What’s with the female mug shots?
By Denise Crosby firstname.lastname@example.org May 1, 2012 6:26PM
Updated: June 3, 2012 8:14AM
Is it my imagination, or have girls gone wild here in the Fox Valley?
Check out the local news recently and you’ll notice mug shots have taken on a decidedly more feminine look.
In Tuesday’s paper alone, there are three female photos staring back at readers. The woman facing the most serious charges — first degree murder — is 24-year-old Latoya Baines, who police say stabbed a man to death Monday during a domestic dispute in a Batavia apartment.
Then there’s 21-year-old Caitlyn Knight of Elburn who, along with 23-year-old Octacia Williams of Maple Park, allegedly broke into a former boyfriend’s apartment in St. Charles Sunday. Police say they not only beat up her ex-beau, but also his new girlfriend as they lay in bed.
It’s not just humans feeling this female wrath. Analise Garner, a 19-year-old from Lake of the Hills, was charged this week with domestic battery and animal cruelty after beating up on her mother, then biting the family’s English bulldog, leaving three teeth marks on the poor pet’s back and shoulders.
And we can’t just blame this rash of feminine violence on young brains not yet fully developed. Check out 46-year-old Anita Joost of Elgin, who is facing felony charges after police say she encouraged her teenage daughter to beat another girl. According to authorities, Joost even went so far as to drive her teenager to the park where the fight was to take place last month, telling the kid to “kick her ass” — then videotaping the beating.
My bet: Joost won’t be earning any Mother of the Year distinction any time soon. And don’t expect Senior Citizen citations to go to 84-year-old Rosella Robinson of Elgin, who is on trial for aggravated battery and resisting arrest after allegedly struggling with a police officer following a traffic stop last July. Authorities contend that when the officer ordered her to turn off the engine and hand him the car keys, she refused, and began cursing, scratching and swatting his arm when he reached into the car’s window.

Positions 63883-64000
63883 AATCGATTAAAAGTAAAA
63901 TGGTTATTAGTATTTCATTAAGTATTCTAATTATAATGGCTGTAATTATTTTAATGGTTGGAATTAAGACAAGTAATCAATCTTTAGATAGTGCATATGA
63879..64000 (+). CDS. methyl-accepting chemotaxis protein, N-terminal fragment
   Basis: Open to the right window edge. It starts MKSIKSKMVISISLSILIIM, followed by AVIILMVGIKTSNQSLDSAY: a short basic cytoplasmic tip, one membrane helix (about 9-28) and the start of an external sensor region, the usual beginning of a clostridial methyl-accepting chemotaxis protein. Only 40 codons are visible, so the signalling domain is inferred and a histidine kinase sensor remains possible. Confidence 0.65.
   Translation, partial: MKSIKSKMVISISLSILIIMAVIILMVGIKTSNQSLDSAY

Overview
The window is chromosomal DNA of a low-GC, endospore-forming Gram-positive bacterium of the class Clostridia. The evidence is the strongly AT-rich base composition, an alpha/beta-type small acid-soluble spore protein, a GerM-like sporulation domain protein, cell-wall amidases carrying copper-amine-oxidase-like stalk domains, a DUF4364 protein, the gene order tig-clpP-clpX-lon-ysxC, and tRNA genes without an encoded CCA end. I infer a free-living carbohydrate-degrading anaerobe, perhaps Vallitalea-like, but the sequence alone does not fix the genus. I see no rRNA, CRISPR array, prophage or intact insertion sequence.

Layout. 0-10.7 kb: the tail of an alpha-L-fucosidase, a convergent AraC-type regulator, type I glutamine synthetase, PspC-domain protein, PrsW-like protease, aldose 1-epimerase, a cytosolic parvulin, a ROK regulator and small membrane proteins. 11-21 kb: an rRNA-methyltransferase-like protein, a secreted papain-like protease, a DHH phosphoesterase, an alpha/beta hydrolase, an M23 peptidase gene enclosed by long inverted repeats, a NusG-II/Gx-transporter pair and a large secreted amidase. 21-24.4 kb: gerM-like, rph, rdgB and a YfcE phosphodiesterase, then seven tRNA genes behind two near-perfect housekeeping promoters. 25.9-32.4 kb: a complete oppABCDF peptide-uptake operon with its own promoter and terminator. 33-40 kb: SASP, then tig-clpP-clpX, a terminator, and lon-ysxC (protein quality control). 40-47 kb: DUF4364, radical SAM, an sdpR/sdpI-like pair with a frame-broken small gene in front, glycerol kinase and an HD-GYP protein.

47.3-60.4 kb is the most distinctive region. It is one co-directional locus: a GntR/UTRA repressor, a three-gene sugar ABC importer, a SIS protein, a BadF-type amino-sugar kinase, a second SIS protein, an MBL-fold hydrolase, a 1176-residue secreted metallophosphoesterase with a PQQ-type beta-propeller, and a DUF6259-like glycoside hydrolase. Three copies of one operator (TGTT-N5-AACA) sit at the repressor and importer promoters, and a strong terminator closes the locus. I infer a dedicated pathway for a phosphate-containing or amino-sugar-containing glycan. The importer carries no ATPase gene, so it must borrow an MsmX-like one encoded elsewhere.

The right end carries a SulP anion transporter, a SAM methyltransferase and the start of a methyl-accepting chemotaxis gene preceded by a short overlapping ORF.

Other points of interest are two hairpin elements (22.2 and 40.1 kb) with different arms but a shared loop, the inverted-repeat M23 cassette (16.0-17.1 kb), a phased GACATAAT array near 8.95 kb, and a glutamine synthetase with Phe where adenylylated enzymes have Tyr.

It’s not like I’m suggesting we are seeing some sort of weird societal sea change in crime. According to statistics from the United States Justice Department, men are three times more likely to commit violent acts than women. And women are, by far, more often the victim than the perp. Just recently, a measure to reauthorize the Violence Against Women Act — enacted in 1994 and again in 2005 to help identify and prosecute domestic abuse and sexual violence — was approved by the U.S. Senate.
Still, even Lt. Pat Gengler, with the Kane County Sheriff’s Department, says he noticed the unusual number of female mug shots recently and “wondered what’s going on here.”
According to Kimberly Rhodes, clinical director of behavioral health at the Aurora-based Family Counseling Service, society has given women permission to be more aggressive, and “they are using violence as a way to solve their problems.”
Rhodes, who runs the center’s Female Anger Intervention and Recovery program, adds that women are also “starting to fight back in ways we never used to see.”
And it’s not just here in the Fox Valley. A 34-year-old Austrian woman, a dentist, is facing jail after her ex-boyfriend came to her office with a toothache a few days after he broke up with her.
She gave him a heavy dose of anaesthetic, then yanked out every tooth in his mouth.
That’s what I call revenge with a twist.